Evalithimus Evergreen is eager to pass her novice quest, but her powers aren't strong and she is worried that she won't live up to her mother's expectations. Along with her companion, a flamefox named Ember, she ends up in the town of Auteri to prove herself, and she sets up a magical repair shop to hone her skills and find a way to help out the town. She meets Yuri, who has the Seafoam Sweets shop, Davy and his father, who are struggling after the disappearance of Davy's mother, and Charlotte, who lives at the local orphanage. There is a festival of lights coming up, and Eva has offered to help with that, but the real test will be if she can help the town when it is faced with the Culling, a storm that periodically affects the area. Eva manages to strengthen her powers bit by bit, learn new skills, and gain confidence, but will her powers be strong enough to save Auteri and for her to be recognized as a novice?
Strengths: Auteri is an interesting setting, and the touches of Japanese culture and the pastries and sweets are absolutely charming. Eva is a determined protagonist who tries hard to not only work on her powers, but to help those around her as well. The fact that her mother is the grandmaster makes this story even more compelling. This was a bit like Nichol's The Apprentice Witch, but with a more exotic setting and more compelling problem to be solved along with the magical one. 
Weaknesses: I wanted more explanation about why her powers weren't strong; couldn't her mother have helped more?
What I really think: There is certainly a sequel to this, given the cliffhanger ending. Again, if I had readers I would buy this one, but I just don't.
Everyone seems to love this one, including DelphReads and MG Book Village. I just felt like I was missing something.

Kadono, Eiko. Translated by Emily Balistrieri. Kiki's Delivery Service.
July 7th 2020 by Delacorte Press
E ARC provided by Netgalley

Kiki is a witch who lives with her mother, who knows plant magic and can fly on a broom, and her father, who studies witches. Magic is slowly dying all over Japan, but when Kiki turns 13, she is prepared to do what all witches do for their coming of age project-- move to another town all by herself and make a life. Her parents are okay with this, but her mother is a little controlling about the broom she takes, the dress she wears, and the type of town she should chose. Kiki is fairly lucky; when she stops to investigate a town, she meets Osono and offers to run an errand for her on her broom. Osono, who is very pregnant, is intrigued by the idea of having a witch nearby, and offers her flour house for Kiki to occupy and use to run her delivery business. Kiki slowly manages to get customers, and is soon off on many adventures involving traveling around to deliver things for many quirky people, like the older woman who knits belly bands for everyone. She makes friends, including Tombo, and settles into her life nicely. At the end of the year, she travels home to visit her parents, as is traditional, but soon wants to return to the new life she has created.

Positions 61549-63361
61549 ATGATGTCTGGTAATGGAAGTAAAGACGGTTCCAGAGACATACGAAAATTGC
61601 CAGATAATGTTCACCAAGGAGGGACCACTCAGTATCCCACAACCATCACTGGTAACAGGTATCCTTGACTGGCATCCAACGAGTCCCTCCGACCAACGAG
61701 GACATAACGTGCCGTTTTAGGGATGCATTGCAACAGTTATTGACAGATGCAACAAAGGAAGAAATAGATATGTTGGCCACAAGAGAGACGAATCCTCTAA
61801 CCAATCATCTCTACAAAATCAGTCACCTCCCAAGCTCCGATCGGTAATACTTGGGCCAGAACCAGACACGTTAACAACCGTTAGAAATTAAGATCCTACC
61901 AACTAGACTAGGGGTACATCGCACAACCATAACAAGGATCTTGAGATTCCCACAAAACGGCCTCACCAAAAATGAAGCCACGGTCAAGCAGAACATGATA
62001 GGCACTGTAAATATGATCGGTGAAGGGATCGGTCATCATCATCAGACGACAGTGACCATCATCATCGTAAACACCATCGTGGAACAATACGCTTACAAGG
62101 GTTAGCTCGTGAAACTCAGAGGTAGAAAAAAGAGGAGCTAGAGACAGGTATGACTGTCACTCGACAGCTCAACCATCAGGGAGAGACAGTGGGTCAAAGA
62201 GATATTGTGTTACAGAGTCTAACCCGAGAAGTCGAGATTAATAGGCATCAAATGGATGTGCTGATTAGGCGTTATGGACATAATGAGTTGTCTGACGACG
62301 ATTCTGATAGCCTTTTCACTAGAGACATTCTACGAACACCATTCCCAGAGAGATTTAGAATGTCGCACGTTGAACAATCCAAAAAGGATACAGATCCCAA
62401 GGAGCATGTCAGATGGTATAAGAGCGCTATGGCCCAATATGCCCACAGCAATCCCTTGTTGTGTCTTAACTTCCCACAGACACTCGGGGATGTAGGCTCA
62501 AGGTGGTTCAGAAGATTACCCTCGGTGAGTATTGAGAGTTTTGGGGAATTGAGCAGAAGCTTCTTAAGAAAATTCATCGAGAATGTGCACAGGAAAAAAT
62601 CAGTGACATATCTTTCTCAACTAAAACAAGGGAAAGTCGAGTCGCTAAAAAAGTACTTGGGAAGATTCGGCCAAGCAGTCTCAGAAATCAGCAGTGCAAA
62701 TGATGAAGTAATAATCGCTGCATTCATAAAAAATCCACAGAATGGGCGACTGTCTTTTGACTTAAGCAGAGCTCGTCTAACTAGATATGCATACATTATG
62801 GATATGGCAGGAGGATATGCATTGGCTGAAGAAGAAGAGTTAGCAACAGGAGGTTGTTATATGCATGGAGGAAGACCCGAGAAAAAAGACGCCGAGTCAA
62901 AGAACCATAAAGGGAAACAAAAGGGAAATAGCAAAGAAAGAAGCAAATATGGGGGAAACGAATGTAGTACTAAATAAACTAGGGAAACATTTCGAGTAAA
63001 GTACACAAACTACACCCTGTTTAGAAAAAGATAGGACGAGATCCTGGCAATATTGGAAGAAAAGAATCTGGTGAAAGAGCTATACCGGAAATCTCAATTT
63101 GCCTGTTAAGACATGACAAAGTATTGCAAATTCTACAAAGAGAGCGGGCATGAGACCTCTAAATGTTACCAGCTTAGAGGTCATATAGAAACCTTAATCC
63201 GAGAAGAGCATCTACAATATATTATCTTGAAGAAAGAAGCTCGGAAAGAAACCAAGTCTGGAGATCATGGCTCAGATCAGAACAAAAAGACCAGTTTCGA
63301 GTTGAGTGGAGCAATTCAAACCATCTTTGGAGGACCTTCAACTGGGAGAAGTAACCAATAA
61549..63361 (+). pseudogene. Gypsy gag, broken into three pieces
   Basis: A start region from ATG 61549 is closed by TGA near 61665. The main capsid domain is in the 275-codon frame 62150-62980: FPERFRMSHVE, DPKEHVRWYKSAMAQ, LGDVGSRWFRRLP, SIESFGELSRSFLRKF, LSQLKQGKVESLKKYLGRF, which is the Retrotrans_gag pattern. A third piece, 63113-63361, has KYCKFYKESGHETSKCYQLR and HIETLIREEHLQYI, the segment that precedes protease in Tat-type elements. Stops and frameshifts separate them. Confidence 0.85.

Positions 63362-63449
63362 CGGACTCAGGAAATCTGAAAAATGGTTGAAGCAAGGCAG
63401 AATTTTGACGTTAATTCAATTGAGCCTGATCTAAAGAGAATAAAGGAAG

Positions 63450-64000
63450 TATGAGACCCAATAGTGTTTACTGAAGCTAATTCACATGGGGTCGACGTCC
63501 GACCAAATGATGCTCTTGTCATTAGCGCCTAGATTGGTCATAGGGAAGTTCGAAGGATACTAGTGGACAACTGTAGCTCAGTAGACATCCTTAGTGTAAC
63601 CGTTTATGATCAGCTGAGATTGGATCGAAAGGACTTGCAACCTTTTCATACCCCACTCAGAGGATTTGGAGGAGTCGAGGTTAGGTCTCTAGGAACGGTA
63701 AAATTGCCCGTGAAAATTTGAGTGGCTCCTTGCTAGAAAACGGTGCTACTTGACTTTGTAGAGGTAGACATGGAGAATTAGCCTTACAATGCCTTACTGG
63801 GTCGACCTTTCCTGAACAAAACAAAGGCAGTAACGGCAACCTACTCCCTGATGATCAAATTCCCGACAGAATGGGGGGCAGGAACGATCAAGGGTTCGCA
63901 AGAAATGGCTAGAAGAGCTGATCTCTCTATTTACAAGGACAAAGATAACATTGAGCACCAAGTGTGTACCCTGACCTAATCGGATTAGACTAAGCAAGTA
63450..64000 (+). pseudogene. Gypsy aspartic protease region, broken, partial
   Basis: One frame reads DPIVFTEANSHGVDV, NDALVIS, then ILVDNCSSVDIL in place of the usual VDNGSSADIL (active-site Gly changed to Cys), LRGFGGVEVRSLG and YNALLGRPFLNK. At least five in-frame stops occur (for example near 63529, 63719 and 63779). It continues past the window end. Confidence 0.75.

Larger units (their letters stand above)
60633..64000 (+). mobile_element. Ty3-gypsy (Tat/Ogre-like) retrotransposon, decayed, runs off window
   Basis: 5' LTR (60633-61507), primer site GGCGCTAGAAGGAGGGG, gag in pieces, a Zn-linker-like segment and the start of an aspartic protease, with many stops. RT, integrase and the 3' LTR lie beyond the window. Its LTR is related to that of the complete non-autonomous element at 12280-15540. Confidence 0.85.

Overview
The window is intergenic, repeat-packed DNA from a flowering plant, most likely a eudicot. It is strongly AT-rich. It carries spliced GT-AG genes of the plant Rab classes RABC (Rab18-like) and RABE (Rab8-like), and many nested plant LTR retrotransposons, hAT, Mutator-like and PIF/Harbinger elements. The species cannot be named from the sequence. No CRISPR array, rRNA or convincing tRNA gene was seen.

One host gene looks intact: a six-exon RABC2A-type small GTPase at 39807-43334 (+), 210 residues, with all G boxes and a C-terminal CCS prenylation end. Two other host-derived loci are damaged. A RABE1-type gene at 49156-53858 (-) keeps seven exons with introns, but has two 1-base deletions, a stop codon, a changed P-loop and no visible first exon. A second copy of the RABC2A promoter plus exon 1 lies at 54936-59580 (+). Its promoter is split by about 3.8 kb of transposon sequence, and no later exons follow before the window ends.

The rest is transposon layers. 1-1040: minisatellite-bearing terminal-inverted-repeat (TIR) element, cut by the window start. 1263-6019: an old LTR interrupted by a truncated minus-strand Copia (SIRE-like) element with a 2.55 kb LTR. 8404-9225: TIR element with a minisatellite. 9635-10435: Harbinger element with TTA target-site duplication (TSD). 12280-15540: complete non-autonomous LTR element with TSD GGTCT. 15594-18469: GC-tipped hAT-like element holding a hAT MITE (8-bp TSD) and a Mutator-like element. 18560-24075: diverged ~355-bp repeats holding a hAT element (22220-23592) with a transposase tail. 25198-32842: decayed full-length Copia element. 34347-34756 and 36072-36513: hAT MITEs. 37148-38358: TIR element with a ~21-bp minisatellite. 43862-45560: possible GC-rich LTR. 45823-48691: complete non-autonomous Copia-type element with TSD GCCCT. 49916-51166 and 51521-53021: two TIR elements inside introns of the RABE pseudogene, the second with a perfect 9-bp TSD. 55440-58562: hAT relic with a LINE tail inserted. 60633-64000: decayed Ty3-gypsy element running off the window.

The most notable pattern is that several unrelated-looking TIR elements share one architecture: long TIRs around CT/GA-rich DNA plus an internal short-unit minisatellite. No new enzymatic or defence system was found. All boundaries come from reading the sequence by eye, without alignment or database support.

Strengths: The original novel was written in 1985, was made into a movie, and appears to have graphic novel versions, so this is a very influential work. It certainly made Eva Evergreen: Semi Magical Witch make a LOT more sense. I can see the appeal of this for tween readers; Kiki has slight powers, is able to go off on her own, and has lots of adventures. This reminded me a little bit of Ruth Chew's books about witches in every day life.
Weaknesses: This feels a bit dated; Kiki writes letters and only occasionally phones, which is good for her independence. Today, she could call her mother every day! The language seemed aimed at a very young audience; perhaps something was lost in translation.
What I really think: I don't think I will purchase this,  but it was fascinating to read. There are a lot of authors whose formative years were in the 1980s, when I was in college and paid no attention to popular culture! Next, I need a novelization to help me understand Sailor Moon.